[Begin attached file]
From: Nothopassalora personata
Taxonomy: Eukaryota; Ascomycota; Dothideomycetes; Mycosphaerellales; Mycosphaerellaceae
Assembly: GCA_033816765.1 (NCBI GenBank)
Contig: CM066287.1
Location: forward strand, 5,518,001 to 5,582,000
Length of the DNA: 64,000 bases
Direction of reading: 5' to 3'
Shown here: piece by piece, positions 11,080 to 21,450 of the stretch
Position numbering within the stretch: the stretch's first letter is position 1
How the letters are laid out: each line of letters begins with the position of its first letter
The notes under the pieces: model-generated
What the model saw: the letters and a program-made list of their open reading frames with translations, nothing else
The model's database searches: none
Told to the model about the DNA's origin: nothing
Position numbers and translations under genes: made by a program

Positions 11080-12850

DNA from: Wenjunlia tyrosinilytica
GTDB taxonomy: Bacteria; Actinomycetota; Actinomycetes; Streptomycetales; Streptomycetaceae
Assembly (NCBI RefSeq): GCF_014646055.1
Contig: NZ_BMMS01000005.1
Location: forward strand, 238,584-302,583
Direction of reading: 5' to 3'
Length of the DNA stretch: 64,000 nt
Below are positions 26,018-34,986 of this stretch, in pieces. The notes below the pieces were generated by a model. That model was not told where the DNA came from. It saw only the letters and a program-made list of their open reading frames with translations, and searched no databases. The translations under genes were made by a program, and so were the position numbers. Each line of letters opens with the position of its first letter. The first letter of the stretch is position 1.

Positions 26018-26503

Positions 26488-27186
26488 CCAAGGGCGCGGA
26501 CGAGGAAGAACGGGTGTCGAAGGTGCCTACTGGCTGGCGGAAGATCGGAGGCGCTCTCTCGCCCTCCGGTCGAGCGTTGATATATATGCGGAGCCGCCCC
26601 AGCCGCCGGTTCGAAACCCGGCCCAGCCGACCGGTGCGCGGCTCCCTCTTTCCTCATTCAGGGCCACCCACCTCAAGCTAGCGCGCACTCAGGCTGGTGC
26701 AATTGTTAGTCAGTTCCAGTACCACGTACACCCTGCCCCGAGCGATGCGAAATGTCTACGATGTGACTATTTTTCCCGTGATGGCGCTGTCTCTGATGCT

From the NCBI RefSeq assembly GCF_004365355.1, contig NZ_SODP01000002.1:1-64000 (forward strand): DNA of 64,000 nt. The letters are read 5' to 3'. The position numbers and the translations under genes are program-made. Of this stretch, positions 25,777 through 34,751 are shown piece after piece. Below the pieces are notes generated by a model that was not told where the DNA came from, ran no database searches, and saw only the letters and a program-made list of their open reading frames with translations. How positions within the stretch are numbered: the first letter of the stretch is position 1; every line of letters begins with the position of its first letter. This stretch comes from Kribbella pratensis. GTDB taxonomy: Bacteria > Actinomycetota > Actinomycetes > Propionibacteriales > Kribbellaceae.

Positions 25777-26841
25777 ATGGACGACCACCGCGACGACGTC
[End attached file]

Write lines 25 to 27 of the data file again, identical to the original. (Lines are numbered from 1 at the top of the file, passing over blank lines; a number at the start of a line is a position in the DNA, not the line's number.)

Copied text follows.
Positions 26018-26503

Positions 26488-27186
26488 CCAAGGGCGCGGA